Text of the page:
Despite a shared focus on crime and its ‘extended family’, forensic scientists and criminologists tend to work in isolation rather than sharing the data, methods and knowledge that will broaden the understanding of the criminal phenomenon and its related subjects.
Bringing together perspectives from international experts, this book explores the intersection between criminology and forensic science and considers how knowledge from both fields can contribute to a better understanding of crime and offer new directions in theory and methodology.
This handbook is divided into three parts:
- Part I explores the epistemological and historical components of criminology and forensic science, focusing on their scientific and social origins.
- Part II considers how collaboration between these disciplines can bring about a better understanding of the organizations and institutions that react to crime, including the court, intelligence, prevention, crime scene investigation and policing.
- Part III discusses the phenomena and actors that produce crime, including a reflection on the methodological issues, challenges and rewards regarding the sharing of these two disciplines.
The objective of this handbook is to stimulate a ‘new’ interdisciplinary take on the study of crime, to show how both forensic and criminological theories and knowledge can be combined to analyse crime problems and to open new methodological perspectives. It will be essential reading for students and researchers engaged with forensic science, criminology, criminal behaviour, criminal investigation, crime analysis and criminal justice.
Table of Contents
Introduction, Massimiliano Mulone, Quentin Rossy, David Décary-Hétu and Olivier Delémont, Part I Criminology and Forensic Science: Historical Developments and Epistemological Perspectives. 1. Twin Sciences? The History of Forensic Science and Criminology, Paul Knepper, 2. Criminology and Forensic Science as a Unitas Multiplex: An Epistemological Approach, Cândido da Agra, 3. Traceology, the Bedrock of Forensic Science and Its Associated Semantics, Pierre Margot, 4. A Method that Combines Criminology and Forensic Science: Considering the Case of Antiterrorism, Maurice Cusson, 5. A Rendezvous between Forensic Science and Criminology: Toward a Public Forensic Criminology? Roberta Julian and Manon Jendly, Part II Forensic Practices and Crime Regulation. 6. Forensic-Led Regulation Strategies: Are They Fit for Security Problem-Solving Purposes? Frank Crispino and Claude Roux, 7. Forensic Practices and Policies, Jan De Kinder, 8. The Practice of Crime Scene Examination in an Intelligence-Based Perspective, Olivier Delémont, Sonja Bitzer, Manon Jendly and Olivier Ribaux, 9. Boosting Crime Scene Investigations Capabilities through Crime Script Analysis, Benoit Leclerc, 10. The CSI Effect, Simon A. Cole and Glenn Porter, 11. Forensic Science and Wrongful Convictions, Joëlle Vuille and Christophe Champod, 12. Forensic Intelligence, Olivier Ribaux and Stefano Caneppele, 13. Prevention and Forensic Science: How Forensic Evidence Supports Prevention, Nick Tilley and James French, 14. Evaluating the Consumption of Illicit Drugs via Wastewater Analysis: How Forensic Indicators Are Used in Open and Confined Settings, Pierre Esseiva, Lisa Benaglia, Frederic Been and Frank Zobel, Part III Forensic Science and Crime Analysis. 15. Reconstruction and Study of Offending Trajectories through Forensic Evidence: An Illustration Using a Forensic DNA Database, Patrick P.J.M.H. Jeuniaux, Sabine De Moor, Luc Robert, Bertrand Renard, Caroline Stappers and Vanessa Vanvooren, 16. The Contribution of Forensic Science to the Analysis of Crime Networks, Quentin Rossy and Carlo Morselli, 17. The Forensic Science of Place, Rémi Boivin, 18. Exploratory Spatial Data Analysis Methodologies (ESDA): How They Can Be Used to Analyse Forensic Case Data, Simon Baechler and Stefano Caneppele, 19. Data Mining in Criminology and Forensic Science, Jean-Pierre Guay and Francis Fortin, 20. Online Crime Monitoring, David Décary-Hétu, 21. Internet Traces and the Analysis of Online Illicit Markets, Quentin Rossy and David Décary-Hétu, A Bright Road Ahead for Forensic Science and Criminology, David Décary-Hétu, Quentin Rossy, Olivier Delémont and Massimiliano Mulone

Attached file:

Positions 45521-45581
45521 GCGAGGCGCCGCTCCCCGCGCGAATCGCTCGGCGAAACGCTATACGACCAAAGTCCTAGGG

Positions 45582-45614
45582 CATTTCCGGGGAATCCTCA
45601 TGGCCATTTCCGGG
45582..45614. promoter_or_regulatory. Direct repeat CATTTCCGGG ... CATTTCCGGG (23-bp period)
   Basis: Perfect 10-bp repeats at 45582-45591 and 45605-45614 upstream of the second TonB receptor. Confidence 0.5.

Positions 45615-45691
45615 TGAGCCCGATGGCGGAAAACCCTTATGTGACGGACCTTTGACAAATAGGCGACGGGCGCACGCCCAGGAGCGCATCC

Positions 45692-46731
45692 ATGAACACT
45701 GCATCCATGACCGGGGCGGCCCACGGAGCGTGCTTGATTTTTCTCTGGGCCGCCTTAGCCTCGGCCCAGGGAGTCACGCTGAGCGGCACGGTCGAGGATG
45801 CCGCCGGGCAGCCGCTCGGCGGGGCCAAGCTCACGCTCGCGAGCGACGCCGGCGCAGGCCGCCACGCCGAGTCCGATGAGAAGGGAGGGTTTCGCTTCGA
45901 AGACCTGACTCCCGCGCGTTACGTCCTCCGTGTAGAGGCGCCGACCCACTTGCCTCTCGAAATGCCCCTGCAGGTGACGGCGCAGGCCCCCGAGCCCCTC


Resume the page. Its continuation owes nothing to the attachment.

Quentin Rossy is Assistant Professor at the École des Sciences Criminelles, Université de Lausanne, Switzerland.
David Décary-Hétu is Assistant Professor at the École de Criminologie, Université de Montréal, Canada.
Olivier Delémont is Full Professor at the École des Sciences Criminelles, Université de Lausanne, Switzerland.
Massimiliano Mulone is Associate Professor at the École de Criminologie, Université de Montréal, Canada.